Segmentation of Airline Markets Using Descriptive and Cluster Analyses

Click to enlarge


Catherine Cleophas (RWTH Aachen University, Germany)


Sebastian Vock

Partner Institutions:

Airlines Reporting Corporation
Global Eagle Entertainment

In recent years, there has been interest in forecasting demand for revenue managment (RM) applications at the network (versus flight) level. That is, instead of forecasting demand and optimizing the set of offered products for a single flight, researchers forecast demand and control product availablity for directional itineraries. Origin-destination pairs (OD) consisting of at least one flight and several additional characteristics, such as point-of-sale, departure date, and departure time define these itineraries. The transition to network models has led to many successful state-of-the-art RM methods (e.g., see [1,2,3]).  However, using this high dimensional information increases the complexity of the RM model and introduces the problem of small numbers, counteracting the achieved benefits of the model [4]. Therefore, it is beneficial to aggregate itineraries to achieve a reasonable level of detail and preserve practical applicability.

The majority of current aggregation methods for RM applications are based on geoographical charcteristics (e.g., grouping of OD pairs that originate in the U.S. and terminate in Europe) and expert opinion.  Air travel demand, however, is highly dependent on the characteristics of the specific itineraries. Therefore, aggregation models should use more detailed information and manifold dimensions to help ensure more homogenous groupings of markets.  Data mininig methods, which have been successfully applied in marketing, business analytics, and other fields are powerful tools for this purpose. Data mining involves the analysis of large data sets with the aim to gain knowledge about the data stored. Beside the extraction of information, data mining seeks to transform this information  into understandable structures that may be used for visualization and further analyses.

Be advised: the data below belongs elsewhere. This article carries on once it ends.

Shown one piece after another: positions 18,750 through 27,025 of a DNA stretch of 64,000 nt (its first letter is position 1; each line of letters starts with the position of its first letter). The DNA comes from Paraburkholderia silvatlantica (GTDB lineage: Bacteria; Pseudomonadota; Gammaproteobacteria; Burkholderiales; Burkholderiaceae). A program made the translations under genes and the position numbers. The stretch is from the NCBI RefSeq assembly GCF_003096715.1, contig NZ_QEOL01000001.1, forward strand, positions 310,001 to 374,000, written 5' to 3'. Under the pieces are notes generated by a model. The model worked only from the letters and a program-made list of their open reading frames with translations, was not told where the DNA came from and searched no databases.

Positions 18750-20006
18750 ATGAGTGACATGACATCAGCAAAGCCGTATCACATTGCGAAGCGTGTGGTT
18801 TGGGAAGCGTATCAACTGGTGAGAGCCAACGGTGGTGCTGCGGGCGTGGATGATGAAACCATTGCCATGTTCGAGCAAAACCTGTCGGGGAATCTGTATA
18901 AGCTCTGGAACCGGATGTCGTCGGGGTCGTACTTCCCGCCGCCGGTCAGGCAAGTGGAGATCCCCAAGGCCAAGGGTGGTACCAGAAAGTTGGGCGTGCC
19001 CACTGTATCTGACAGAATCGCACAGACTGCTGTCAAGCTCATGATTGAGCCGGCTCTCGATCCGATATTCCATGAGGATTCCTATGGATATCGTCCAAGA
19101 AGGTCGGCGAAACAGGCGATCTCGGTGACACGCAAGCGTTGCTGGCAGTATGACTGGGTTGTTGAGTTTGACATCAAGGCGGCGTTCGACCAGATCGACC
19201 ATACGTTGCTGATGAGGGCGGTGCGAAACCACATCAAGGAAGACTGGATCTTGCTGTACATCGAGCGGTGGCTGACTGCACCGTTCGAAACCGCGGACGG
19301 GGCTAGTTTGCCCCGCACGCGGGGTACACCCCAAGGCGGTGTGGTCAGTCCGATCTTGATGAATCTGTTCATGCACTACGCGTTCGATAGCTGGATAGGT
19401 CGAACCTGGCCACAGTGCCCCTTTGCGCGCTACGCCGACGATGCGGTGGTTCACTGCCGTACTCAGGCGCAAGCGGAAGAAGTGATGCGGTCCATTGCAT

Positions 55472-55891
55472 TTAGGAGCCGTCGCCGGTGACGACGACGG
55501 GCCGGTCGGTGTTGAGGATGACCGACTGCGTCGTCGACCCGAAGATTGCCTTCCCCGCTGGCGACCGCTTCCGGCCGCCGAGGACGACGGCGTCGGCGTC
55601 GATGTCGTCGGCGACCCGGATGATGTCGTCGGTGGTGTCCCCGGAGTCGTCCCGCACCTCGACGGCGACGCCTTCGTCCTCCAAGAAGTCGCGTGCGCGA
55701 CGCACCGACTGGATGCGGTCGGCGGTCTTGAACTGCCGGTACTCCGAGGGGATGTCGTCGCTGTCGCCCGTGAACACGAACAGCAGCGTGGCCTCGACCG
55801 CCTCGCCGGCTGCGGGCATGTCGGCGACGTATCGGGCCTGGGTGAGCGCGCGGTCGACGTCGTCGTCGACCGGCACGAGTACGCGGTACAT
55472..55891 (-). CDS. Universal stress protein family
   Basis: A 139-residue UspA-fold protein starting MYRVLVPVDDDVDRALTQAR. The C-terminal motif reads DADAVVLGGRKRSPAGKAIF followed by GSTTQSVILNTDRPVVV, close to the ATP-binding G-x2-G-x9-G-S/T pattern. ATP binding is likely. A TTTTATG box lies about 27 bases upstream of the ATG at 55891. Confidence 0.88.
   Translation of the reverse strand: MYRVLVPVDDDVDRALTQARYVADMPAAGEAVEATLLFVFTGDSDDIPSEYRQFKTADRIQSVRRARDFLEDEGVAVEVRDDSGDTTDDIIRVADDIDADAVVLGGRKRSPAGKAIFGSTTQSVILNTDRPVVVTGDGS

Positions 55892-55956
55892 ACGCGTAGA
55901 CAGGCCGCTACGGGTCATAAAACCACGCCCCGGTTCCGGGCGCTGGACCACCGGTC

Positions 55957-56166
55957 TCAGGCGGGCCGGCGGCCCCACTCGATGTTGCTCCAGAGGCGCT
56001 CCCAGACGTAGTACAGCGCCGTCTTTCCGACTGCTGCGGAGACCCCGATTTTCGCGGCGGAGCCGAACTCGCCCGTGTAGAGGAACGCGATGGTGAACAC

This research project examines the effect and success of data mining techniques to airline ticketing data in order to explore possible market segmentations. For this, graduate researcher Sebastian Vock already extracted a data set based on a ticketing database provided by the Airlines Reporting Corporation and scheduling database provided by Global Eagle Entertainment of approximately 23,000 itineraries from eight different U.S. airlines to study the success of different pre-processing methods. Based on the distribution of bookings over a specific fare range, the next steps should lead to insights about market structures included in this data set. To this end different cluster analyses and other classification methods will be applied to the ticketing data. The objective is to find possibilities to classify itineraries based on the underlying supply and demand structure by using data mining technologies and without pre-defined classification schemes. A respective classification may be an opportunity to aggregate current data before applying RM methods in order to reduce the drawbacks of huge complexity and small numbers.



[1] Vock, S., Garrow, L.A. and Cleophas, C. New perspectives on airline ticket data – data-driven approaches to cluster air travel itineraries.  (Working paper under review).


[1] Bertsimas, D. & Popescu, I., 2003. Revenue management in a dynamic network environment. Transportation Science, 37(3), pp.257–277.

[2] Curry, R.E., 1990. Optimal airline seat allocation with fare classes nested by origins and destinations. Transportation Science, 24(3), pp.193–204.

[3] Talluri, K. & van Ryzin, G., 1998. An analysis of bid-price controls for network revenue management. Management Science, pp.1577–1593.

[4] Bartke, P., Cleophas, C. & Zimmermann, B., 2013. Complexity in airline revenue management. Journal of Revenue & Pricing Management, 12(1), pp.36–45.